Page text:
“I hope to give them a very direct message about how the United States and the international community see the horrific situation,” Powell told reporters on Tuesday on his plane from Turkey.
“We need to see action promptly,” he added. A senior US official said earlier on Tuesday that up to one million displaced Sudanese could die this year in Darfur region because of a humanitarian crisis blamed on Khartoum.
One million Darfuris have fled their homes in the past 18 months because of the conflict in the arid region between the militias known as the Janjaweed, the government and two rebel groups who say they are acting to protect the villagers.
UN officials and human rights groups have said the Janajweed are carrying out ethnic cleansing. Some organisations have likened it to the genocide in Rwanda in the 1990s.
“We see indicators and elements that would start to move you toward a genocidal conclusion but we’re not there yet”
Relief organisations are racing to take food and medicine to camps for displaced people before the imminent rainy season cuts off vast part of the region.
Powell said he would tell the Sudanese government to bring the Janajweed under control and end restrictions on aid to the roughly two million people affected by the conflict.
“People are dying and the death rate is going to go up significantly… We see indicators and elements that would start to move you toward a genocidal conclusion but we’re not there yet,” the secretary of state said.
The Sudanese government rejects allegations that it supports the Janjaweed and says it has launched a campaign to disarm both them and the rebel groups.
Promise of access
In a speech in Khartoum shortly before Powell arrived, Sudanese President Umar Hasan al-Bashir said his government would redouble its efforts to secure access to the needy.
One million Darfuris have fled
Analysts say the Sudanese army has worked with the Janjaweed but the militia is not completely under its control. The government has limited resources to impose law and order in an undeveloped region the size of France.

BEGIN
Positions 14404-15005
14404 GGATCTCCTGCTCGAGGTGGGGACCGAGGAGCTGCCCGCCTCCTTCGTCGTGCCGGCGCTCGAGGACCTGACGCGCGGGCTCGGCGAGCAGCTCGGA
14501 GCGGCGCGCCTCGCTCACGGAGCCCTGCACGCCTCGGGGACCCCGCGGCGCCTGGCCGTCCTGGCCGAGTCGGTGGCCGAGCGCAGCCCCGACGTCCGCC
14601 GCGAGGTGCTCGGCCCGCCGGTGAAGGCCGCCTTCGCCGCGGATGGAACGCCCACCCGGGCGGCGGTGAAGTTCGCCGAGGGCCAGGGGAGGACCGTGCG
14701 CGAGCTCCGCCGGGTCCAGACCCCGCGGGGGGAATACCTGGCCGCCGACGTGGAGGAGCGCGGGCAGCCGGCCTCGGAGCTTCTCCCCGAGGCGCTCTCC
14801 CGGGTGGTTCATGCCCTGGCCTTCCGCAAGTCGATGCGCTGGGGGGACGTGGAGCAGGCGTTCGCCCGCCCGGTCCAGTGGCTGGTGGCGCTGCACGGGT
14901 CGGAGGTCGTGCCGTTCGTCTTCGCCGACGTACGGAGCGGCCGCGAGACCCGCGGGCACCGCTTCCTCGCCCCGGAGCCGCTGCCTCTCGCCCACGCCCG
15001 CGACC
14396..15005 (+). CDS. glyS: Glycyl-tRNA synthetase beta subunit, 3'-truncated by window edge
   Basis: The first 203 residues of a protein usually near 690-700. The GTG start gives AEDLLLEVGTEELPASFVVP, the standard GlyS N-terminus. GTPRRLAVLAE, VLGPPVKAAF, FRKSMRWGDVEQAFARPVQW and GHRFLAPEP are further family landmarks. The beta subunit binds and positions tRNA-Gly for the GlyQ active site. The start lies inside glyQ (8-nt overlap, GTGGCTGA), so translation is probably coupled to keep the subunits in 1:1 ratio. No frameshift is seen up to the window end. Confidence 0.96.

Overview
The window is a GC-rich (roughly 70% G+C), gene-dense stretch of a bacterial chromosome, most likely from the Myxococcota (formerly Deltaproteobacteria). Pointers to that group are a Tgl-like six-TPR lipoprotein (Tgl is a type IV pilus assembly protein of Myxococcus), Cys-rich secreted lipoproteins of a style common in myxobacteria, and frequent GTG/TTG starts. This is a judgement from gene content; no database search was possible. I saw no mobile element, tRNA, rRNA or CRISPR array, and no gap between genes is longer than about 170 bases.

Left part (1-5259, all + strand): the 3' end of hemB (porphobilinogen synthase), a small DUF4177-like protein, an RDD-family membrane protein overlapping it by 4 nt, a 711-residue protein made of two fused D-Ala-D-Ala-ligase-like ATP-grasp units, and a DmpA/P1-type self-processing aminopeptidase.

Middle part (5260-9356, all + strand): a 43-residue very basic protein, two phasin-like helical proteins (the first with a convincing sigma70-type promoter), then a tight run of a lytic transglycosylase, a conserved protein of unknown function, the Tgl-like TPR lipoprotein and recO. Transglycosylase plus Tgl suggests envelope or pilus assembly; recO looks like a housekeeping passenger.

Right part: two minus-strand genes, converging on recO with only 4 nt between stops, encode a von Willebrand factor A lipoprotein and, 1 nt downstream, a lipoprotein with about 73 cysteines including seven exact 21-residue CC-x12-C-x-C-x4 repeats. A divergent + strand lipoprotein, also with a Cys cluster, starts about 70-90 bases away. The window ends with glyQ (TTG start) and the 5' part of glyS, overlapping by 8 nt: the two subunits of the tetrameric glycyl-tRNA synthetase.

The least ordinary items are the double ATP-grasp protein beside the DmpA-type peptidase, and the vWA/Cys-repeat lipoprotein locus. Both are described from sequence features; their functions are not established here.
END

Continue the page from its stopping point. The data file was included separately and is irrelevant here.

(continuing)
Making the first visit to Sudan by such a senior US official in more than two decades, Powell declined to specify what threats he would make when he meets Sudanese leaders later on Tuesday if they reject his demands.
But he warned that the United States is working on a UN resolution about Darfur which could lead to international sanctions against Africa’s largest country.
Sudan could also miss the benefits, such as improving relations with Washington, which it expects for resolving a separate conflict in the south earlier this year, he added.
Criticised for responding too slowly to the crisis and under pressure in Congress to do more, Powell will meet UN Secretary-General Kofi Annan in Khartoum on Wednesday and visit Darfur to see the catastrophe for himself.
Andrew Natsios, head of the US Agency for International Development, said earlier there was little the international community could now do to stop about 300,000 people dying in the region this year and the toll could be up to one million people.
The spokesman for the UN World Food Programme in Khartoum, Marcus Prior, said it was premature to make such predictions.